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Disclaimer about "overeating": Within Health hesitatingly uses the word "overeating" because it is the term currently associated with this condition in society, however, we believe it inherently overlooks the various psychological aspects of this condition which are often interconnected with internalized diet culture, and a restrictive mindset about food. For the remainder of this piece, we will therefore be putting "overeating" in quotations to recognize that the diagnosis itself pathologizes behavior that is potentially hardwired and adaptive to a restrictive mindset.

Disclaimer about weight loss drugs: Within does not endorse the use of any weight loss drug or behavior and seeks to provide education on the insidious nature of diet culture. We understand the complex nature of disordered eating and eating disorders and strongly encourage anyone engaging in these behaviors to reach out for help as soon as possible. No statement should be taken as healthcare advice. All healthcare decisions should be made with your individual healthcare provider.


  1. Chang, R. S., Cerit, H., Hye, T., Durham, E. L., Aizley, H., Boukezzi, S., Haimovici, F., Goldstein, J. M., Dillon, D. G., Pizzagalli, D. A., & Holsen, L. M. (2022). Stress-induced alterations in HPA-axis reactivity and mesolimbic reward activation in individuals with emotional eating. Appetite, 168, 105707. https://doi.org/10.1016/j.appet.2021.105707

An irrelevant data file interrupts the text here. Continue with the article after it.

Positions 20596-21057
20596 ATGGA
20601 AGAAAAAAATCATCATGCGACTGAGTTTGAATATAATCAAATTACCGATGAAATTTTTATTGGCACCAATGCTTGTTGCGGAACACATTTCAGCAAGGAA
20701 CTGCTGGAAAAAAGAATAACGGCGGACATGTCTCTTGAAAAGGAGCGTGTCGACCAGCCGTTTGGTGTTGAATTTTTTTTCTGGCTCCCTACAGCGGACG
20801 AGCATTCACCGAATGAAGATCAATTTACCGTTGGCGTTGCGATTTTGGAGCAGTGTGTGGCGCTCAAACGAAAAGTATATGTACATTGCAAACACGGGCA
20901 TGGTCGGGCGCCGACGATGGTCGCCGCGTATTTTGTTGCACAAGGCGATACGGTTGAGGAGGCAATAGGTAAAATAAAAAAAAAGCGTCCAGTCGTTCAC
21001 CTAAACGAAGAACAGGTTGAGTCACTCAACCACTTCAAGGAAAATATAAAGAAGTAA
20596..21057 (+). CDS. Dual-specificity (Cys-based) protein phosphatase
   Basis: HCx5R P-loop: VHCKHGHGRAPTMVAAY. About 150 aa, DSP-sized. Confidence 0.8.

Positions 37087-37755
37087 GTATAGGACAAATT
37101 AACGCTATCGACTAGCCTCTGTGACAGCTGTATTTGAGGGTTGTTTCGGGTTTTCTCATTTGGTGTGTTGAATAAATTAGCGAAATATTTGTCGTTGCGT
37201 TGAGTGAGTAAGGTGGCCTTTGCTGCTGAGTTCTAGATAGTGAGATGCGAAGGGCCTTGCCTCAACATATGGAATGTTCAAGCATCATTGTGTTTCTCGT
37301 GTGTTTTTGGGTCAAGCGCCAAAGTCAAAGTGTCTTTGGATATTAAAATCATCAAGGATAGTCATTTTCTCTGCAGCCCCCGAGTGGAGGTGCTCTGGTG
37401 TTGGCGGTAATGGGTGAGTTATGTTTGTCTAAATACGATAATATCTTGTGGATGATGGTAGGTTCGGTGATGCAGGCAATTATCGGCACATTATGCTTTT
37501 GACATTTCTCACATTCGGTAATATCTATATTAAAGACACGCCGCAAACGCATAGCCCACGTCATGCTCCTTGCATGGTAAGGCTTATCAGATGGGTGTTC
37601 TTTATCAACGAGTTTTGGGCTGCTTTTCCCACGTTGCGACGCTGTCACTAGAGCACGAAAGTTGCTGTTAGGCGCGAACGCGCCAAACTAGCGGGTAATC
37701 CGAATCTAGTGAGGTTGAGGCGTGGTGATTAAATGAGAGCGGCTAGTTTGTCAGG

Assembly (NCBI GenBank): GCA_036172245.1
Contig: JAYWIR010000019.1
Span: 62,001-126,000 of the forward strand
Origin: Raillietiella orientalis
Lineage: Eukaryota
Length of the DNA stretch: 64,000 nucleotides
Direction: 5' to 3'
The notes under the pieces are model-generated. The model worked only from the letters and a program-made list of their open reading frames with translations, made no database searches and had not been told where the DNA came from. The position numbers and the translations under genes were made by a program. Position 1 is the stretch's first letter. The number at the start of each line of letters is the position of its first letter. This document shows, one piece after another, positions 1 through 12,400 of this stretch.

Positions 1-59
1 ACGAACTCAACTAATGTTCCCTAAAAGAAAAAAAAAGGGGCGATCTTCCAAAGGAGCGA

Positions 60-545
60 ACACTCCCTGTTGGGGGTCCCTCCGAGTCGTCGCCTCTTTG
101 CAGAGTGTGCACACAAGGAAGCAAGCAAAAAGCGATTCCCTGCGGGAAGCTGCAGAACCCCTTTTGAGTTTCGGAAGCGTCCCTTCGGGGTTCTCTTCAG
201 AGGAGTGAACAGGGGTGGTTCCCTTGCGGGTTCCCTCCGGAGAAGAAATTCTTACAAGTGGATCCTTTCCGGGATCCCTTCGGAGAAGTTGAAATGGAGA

2. van Strien, T., Cebolla, A., Etchemendy, E., Gutiérrez-Maldonado, J., Ferrer-García, M., Botella, C., & Baños, R. (2013). Emotional eating and food intake after sadness and joy. Appetite, 66, 20–25. https://doi.org/10.1016/j.appet.2013.02.016 
  3. Feeding your feelings - mayo clinic health system. (n.d.). Retrieved September 26, 2022, from https://www.mayoclinichealthsystem.org/hometown-health/speaking-of-health/feeding-your-feelings 
  4. Binge eating disorder. National Eating Disorders Association. (2018, February 22). Retrieved September 26, 2022, from https://www.nationaleatingdisorders.org/learn/by-eating-disorder/bed 
  5. Pennesi J-L, Wade TD. A systematic review of the existing models of disordered eating: Do they inform the development of effective interventions? Clinical Psychology Review. 2016;43. doi:10.1016/j.cpr.2015.12.004
  6. van Strien, T. Causes of Emotional Eating and Matched Treatment of Obesity. Curr Diab Rep 18, 35 (2018). https://doi.org/10.1007/s11892-018-1000-x 
  7. Shelov, D., Suchday, S., & Friedberg, J. (2009). A Pilot Study Measuring the Impact of Yoga on the Trait of Mindfulness. Behavioural and Cognitive Psychotherapy,37(5), 595-598. doi:10.1017/S1352465809990361